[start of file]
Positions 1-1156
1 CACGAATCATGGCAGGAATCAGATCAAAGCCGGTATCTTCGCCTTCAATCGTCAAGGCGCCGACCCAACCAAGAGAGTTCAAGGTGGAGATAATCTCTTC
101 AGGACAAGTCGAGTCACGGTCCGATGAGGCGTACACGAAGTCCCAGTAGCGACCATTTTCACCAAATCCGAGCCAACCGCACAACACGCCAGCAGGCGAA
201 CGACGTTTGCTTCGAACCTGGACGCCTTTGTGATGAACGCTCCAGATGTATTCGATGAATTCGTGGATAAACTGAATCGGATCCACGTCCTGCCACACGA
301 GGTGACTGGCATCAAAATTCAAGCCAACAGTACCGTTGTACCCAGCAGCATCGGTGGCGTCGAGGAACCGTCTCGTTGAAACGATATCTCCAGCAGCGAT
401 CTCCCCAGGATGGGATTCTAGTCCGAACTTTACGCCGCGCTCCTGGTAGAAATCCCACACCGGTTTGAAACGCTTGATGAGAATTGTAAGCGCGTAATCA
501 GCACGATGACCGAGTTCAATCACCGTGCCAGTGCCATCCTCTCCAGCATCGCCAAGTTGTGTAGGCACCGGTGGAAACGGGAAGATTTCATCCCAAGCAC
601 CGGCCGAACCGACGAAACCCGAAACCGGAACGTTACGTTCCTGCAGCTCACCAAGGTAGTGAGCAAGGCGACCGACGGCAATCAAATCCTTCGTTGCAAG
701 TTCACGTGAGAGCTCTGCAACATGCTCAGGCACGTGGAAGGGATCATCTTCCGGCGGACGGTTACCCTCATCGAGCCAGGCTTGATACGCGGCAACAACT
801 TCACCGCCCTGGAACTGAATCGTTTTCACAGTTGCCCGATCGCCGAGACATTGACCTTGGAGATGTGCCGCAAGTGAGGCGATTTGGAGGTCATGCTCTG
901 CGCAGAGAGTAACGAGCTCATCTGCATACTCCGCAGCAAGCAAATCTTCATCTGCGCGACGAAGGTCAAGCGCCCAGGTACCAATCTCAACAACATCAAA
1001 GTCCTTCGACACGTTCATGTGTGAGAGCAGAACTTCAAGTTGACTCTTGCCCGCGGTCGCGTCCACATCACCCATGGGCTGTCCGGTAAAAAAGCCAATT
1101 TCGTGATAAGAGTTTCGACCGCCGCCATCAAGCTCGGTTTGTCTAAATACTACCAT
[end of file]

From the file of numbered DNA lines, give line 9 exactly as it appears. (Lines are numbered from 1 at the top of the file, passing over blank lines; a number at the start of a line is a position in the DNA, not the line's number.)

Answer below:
701 TTCACGTGAGAGCTCTGCAACATGCTCAGGCACGTGGAAGGGATCATCTTCCGGCGGACGGTTACCCTCATCGAGCCAGGCTTGATACGCGGCAACAACT